Negotiation to continue after information-gathering process.  (10/8/2010)
And the beat goes on.  (10/4/2010)
Differences of opinion of library funding continue.  (9/18/2010)
Leaders of Village of Sussex, Town of Lisbon clash over funding for library. (8/26/2010)
Will annexation resolution interfere with negotiations over joint library agreement?  (8/4/2010)
Proposal to change library funding formula gets cool reception.  (6/7/2010)
Town of Lisbon Chairman proposes new funding formula for library.  (5/31/2010)

Wednesday, September 11, 2013

Warren National Bank Building Then and Now

Then. 1950s postcard. Now. Retiring Guy photo, 9/9/2013.


The first floor of the Warren National Bank once featured a large, high-ceilinged customer service space with at least 20 teller stations. As soon as you walked into the lobby, it looked like a bank, it felt like a bank.  

First Niagara Bank -- and who knows what generation of bank name this is -- now provides a cubbyhole of a space with 2 teller stations.

Warren PA.  It's been a long time since it's been "home to 15,000 friendly people".

Not Official, but It Certainly Felt This Warm Today


In spite of the intense heat, JoAnna and I dutifully followed the painted red lines on the sidewalks and crosswalks that guide visitors around the downtown historic district of Salem, Massachusetts.  We also toured the House of the Seven Gables.  Our guide provided an informative overview of the history of the house and its inhabitants.  And we got to climb the secret staircase.

Now I wish I had checked out an audio copy of Nathaniel Hawthorne's book of the same name for the drive back to Wisconsin this weekend.


Derby Square Book Store: Browse at your own risk

Located on the Essex Street pedestrian mall in downtown Salem, Massachusetts, where it's hot enough to fry an egg on the brick sidewalks.


Tuesday, September 10, 2013

Apparently, Gaughn's is no longer "a real drug store"


Two of my best friends in high school worked at downtown Warren drug stores during their junior and senior years.  For the most part, they stocked shelves, waited on customers, and made occasional delivers of  prescriptions.  Gaughn's delivered as far back as 1966, in other words.  It was the type of job I had wanted to score.

Instead, I had to settle for being the clean-up guy at Mostert's Bakery, located in Warren East Side Business District, which included Lewis Market (with its huge chicken rotisserie temptingly visible from the street), Taylor's Pharmacy (complete with soda fountain and wooden booths), Walker' Dairy Store (also at the tail-end of its soda fountain days), Ideal Bakery (which peacefully co-existed with its across-the-street for many years), Miller's 5&10, and Paul's Barber Shop.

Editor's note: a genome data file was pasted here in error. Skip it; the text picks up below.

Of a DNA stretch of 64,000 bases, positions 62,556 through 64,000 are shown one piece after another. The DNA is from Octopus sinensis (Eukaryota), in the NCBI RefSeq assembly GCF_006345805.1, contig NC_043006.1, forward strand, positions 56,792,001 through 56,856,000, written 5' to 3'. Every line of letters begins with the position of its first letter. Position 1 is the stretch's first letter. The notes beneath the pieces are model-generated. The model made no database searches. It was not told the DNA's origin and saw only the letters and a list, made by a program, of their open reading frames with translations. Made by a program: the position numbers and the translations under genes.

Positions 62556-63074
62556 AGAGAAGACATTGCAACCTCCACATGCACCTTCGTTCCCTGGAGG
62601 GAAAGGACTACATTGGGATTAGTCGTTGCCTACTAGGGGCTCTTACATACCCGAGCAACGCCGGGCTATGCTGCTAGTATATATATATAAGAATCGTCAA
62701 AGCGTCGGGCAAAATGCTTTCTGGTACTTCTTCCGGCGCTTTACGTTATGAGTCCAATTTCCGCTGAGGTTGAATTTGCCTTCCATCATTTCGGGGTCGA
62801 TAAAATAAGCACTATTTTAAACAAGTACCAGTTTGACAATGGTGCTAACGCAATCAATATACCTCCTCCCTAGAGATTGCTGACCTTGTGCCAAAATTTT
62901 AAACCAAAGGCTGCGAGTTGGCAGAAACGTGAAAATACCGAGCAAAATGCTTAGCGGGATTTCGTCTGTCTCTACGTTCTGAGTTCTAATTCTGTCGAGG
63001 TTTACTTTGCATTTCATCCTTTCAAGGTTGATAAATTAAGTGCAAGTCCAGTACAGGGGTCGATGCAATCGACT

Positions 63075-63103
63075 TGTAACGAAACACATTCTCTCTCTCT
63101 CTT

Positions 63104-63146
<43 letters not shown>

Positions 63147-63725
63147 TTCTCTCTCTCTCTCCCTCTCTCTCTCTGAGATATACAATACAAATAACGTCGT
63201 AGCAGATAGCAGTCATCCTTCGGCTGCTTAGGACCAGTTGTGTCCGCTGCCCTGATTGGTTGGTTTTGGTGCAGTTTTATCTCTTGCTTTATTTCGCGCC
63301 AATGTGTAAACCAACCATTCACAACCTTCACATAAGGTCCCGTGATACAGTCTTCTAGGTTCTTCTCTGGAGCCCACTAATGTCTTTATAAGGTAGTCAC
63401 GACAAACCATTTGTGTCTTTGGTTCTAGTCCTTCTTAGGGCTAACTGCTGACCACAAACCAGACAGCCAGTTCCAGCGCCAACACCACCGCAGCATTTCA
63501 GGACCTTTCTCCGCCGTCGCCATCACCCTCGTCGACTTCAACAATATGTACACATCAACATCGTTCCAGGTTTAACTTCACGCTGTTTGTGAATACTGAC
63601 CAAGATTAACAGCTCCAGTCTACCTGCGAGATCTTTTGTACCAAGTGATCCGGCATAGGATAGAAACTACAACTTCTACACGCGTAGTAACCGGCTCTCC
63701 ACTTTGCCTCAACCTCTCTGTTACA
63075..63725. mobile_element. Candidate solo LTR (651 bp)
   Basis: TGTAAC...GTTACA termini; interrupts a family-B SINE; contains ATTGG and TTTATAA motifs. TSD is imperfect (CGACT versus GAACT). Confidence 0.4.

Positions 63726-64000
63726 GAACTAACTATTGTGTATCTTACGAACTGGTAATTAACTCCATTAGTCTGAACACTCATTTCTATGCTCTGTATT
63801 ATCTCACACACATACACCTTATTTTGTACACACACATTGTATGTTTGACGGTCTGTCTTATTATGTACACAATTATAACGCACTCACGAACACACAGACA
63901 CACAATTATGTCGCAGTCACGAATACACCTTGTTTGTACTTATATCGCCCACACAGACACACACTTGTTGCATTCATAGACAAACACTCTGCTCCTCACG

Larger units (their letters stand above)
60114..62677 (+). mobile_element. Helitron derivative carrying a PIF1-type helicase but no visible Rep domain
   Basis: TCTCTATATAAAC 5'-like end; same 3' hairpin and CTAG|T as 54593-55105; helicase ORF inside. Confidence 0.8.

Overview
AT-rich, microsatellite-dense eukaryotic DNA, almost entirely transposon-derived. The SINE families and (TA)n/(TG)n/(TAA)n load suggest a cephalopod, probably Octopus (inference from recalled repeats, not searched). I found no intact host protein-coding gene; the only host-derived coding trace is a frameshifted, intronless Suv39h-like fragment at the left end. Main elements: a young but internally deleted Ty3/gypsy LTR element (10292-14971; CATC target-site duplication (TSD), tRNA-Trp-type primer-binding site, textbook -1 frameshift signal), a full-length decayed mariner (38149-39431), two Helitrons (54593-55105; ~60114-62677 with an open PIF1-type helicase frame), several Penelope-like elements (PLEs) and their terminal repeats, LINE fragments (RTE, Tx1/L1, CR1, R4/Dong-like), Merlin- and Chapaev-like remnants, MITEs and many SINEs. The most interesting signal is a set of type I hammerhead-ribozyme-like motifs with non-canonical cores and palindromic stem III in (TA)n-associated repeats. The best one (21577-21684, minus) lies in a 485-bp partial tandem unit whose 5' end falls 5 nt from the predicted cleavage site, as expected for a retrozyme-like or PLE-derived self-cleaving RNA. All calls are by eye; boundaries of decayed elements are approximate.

And what did I do?  Cleaned and greased all kinds of baking pans in a small room at the back of the bakery, a space that was not air-conditioned.  It was a sweat box during the summer months, but I suppose it built character.

Hickory Street Bridge in Warren PA 16365 (Then and Now)


Since 1871, three different bridges have spanned this point of the Allegheny River between the downtown business district and the residential south side.  The bridge in the postcard (above) replaced a toll suspension bridge in 1917.  The bridge shown in the photo (below) opened to traffic in 2005 after two years of construction plagued by a series of frustrating delays, especially for south side residents.  They had to drive 2 miles east to the Glade Bridge or a mile west to the Ludlow Street exit of the U.S. 6 Warren bypass in order to cross the river.


Monday, September 9, 2013

I guess we're not in Wisconsin anymore

Wisconsin Department of Natural Resources.  Alcohol in state parks and forests.

Post Office, Warren PA 16365 (Then and Now)

Darrell Pusateri, a classmate of mine (WAHS class of '68), served as postmaster here for many years. Like me, he is now a retiring guy, i.e., someone who is easing his way into full time retirement.



For many years, the building at left in the postcard (above) housed the YMCA, where young boys used to learn how to swim -- nekkid.  At the time -- and this was more than 50 years ago -- it seemed the, ahem, natural thing to do.

In Retiring Guy's photo, the YMCA has been replaced by Canterbury Court, an independent living apartment for seniors, who, perhaps, have their own nekkid stories to tell.

Cornplanter Bridge, Kinzua Dam Reservoir, near Warren PA 16365 (Then and Now)

One of the iconic views of the reservoir created as a result of the construction of the Kinzua Dam during the early to mid 1960s along the Allegheny River, 6 miles east of Warren PA 16365.

The postcard is from the late 60//early 70s.



The photo was taken by Retiring Guy today along the access road to Jakes Rocks overlook.

Sunday, September 8, 2013

New Madison Central Library: Looks Like Wi-Fi Alley


The Luthgren Sisters


I'm guessing this photo was taken in 1927.  If so, Gen, the youngest sister, would be 5.  Marion, a.k.a. Mom, would be a few months from her 7th birthday.  (Funny' I don't remember her ever liking cats.). Millie, the first sister to marry, would be 12.  And Edna, the oldest, would be almost 14.  Edna graduated from Springfield (MA) Classical High School in 1931, her dream of attending college having crashed in 1929.

(Can't explain how the ink mark found its way to Millie's chin.)

New Madison Central Library: White Stacks with Gray Booktruck

 

New Madison Central Library's 1st Floor Leisure Seating Area

A partial view.

The section of the library at the corner of West Mifflin and North Henry, where the adult nonfiction collection used to be shelved in the library's previous incarnation.